Archive for the ‘Blue Hill Farms Guide to Basic Chickenkeeping’ Category

Spring Egg Olympics 2012

We have been in full swing with the incubators since the Easter chick rush, and we have been selling chicks almost as soon as they hatch these days. We have met some wonderful new chicken keepers and some really nice 4-H families this season, as well as repeat customers.

Here is the lineup that made our “Odd shape egg contest” finals this spring.

Top row is a normal size/shape standard egg.  Below that you can see some of the funny attempts our girls have made so far.  The bowling pin in the first row is my fave.  The big green oval at the bottom was a double yoker!  Yes, as you can see,  some of our hens have a great sense of humor!  Way to go gals!

Summer daze and a few very lucky chicks

The Summer Solstice is the day of the year with the most hours of daylight. In the Northern Hemisphere, it always occurs in June between the 20th and the 21st. The Sun will reach its highest position in the sky on this day north of the Tropic of Cancer (23o26’N). Even though we have been experiencing a certain amount of “June gloom” in our area, my thoughts are starting to turn towards long, warm evenings, mint ice tea brewed by the sun and setting up the hammock for lazy naps.

We spent this last weekend working diligently in the vegetable garden, digging competing weeds, planting out starts, watering all the crops in well and then applying a thick, heavy layer of mulch from the goat barn to keep all the root systems moist and cool. It looks like we will be getting a bumper crop of plums and grapes again this year and the pomegranates, bursting with their bright red flowers, are keeping the hummingbirds very busy these days. Most of the roses are repeating their blooms and the house is filled with their beautiful colors and fragrant essences. The smell of the Scotch broom in the riverbed behind us, blooming in its full bright yellow splendor comes across the back field on the evening breeze, sending our senses reeling. The plums from the trees are so sweet they almost hurt your teeth to eat them and we have even caught the dog raiding the blackberry patch a few times.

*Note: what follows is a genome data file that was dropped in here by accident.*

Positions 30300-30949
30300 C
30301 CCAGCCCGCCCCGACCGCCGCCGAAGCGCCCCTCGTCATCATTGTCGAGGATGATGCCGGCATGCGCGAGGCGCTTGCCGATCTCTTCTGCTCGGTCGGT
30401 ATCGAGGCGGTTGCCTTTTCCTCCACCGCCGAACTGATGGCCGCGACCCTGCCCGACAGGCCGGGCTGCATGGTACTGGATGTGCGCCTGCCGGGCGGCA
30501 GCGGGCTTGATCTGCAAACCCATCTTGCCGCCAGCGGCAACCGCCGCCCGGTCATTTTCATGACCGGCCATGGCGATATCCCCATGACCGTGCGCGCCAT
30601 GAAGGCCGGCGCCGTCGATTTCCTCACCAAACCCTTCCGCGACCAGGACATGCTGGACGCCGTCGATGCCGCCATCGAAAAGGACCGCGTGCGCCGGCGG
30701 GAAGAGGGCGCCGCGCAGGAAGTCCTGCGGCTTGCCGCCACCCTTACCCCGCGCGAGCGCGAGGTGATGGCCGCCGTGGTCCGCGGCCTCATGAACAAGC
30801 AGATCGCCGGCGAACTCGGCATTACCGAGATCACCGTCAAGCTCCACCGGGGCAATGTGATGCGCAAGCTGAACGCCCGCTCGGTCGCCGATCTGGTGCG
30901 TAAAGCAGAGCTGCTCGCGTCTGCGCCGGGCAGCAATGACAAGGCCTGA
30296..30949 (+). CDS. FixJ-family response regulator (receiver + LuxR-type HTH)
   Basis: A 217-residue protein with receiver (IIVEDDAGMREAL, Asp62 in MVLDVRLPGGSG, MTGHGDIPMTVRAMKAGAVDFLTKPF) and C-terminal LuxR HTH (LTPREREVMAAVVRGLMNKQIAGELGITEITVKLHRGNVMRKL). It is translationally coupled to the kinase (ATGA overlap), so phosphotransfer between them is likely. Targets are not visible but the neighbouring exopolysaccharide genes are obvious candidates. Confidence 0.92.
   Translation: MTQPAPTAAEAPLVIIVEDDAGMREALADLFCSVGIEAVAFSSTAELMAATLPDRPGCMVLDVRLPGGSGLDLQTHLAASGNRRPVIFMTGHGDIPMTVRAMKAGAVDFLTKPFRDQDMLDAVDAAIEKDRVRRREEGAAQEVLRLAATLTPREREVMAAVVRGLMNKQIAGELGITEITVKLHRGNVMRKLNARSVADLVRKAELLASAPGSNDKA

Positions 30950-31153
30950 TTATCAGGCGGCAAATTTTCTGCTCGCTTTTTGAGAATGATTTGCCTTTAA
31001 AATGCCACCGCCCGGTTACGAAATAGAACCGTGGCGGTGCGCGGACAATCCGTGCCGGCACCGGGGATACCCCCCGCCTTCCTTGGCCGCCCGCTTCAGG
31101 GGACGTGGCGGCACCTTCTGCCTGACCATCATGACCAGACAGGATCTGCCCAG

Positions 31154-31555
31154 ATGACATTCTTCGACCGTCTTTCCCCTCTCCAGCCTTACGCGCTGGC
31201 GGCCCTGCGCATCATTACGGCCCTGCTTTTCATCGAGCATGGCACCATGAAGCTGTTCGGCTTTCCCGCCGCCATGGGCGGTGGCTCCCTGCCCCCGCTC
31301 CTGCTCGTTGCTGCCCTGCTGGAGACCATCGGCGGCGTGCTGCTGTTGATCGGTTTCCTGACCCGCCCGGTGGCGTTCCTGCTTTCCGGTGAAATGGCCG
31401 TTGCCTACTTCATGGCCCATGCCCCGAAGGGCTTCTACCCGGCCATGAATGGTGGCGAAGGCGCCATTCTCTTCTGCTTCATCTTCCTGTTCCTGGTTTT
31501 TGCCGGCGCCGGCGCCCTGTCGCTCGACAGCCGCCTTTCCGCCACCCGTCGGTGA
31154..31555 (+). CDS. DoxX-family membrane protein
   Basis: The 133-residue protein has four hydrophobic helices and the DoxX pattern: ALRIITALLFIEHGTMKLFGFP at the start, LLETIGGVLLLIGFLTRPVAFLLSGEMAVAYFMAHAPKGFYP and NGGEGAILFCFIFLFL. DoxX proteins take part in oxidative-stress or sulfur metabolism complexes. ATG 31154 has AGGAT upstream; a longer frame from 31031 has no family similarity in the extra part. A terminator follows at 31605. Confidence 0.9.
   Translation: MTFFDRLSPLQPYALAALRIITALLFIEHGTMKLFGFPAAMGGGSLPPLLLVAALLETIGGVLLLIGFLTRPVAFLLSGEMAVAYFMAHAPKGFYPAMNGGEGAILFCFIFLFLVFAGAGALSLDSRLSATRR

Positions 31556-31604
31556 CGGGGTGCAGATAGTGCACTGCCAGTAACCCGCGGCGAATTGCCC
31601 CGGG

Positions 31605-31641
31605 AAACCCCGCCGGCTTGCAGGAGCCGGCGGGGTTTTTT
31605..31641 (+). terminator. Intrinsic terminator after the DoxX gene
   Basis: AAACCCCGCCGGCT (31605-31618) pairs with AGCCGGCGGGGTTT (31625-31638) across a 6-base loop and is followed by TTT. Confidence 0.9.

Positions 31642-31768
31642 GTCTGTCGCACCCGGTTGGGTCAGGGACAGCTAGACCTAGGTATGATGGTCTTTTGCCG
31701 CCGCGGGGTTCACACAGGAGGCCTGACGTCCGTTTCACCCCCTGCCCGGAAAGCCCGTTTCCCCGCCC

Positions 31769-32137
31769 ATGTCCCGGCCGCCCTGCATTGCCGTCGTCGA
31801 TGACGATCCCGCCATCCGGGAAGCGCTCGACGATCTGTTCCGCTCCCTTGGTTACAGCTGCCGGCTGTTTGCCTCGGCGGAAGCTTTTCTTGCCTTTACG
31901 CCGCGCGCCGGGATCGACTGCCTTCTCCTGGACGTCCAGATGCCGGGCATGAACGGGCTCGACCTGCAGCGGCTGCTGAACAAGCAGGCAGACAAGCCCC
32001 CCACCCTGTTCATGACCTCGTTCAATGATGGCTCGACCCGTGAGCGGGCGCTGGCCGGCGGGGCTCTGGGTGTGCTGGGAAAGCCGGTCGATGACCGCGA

Summer daze is upon us!

All the poultry pens are in full production now and both of the incubators are running with full trays of eggs. We are hatching many nice chicks, turkeys, and pheasants and selling dozens of hatching eggs to people who want to try their own hand at it. So far all of the new poultry families that have bought our birds have reported success and here are some photos of some VERY lucky chicks that became members of the Shahin  family a few weeks back – what great digs they ended up with! WOW!!!

Marans and the Giant Egg

I have a small flock of Cuckoo Marans chickens that I have been working with for the past four or five years now. I like this breed of chicken, not only for their gorgeous dark chocolate brown, almost round eggs, but for their calm temperament as well. The flock as a whole is a peaceful, slow moving group, and nothing really seems to bother them as they go about their days. To their credit, the 3 roosters in this pen have never given me a bit of trouble, and do not fight among themselves. Though I will still never fully trust a rooster of any kind (if you’re curious about why, read my book!)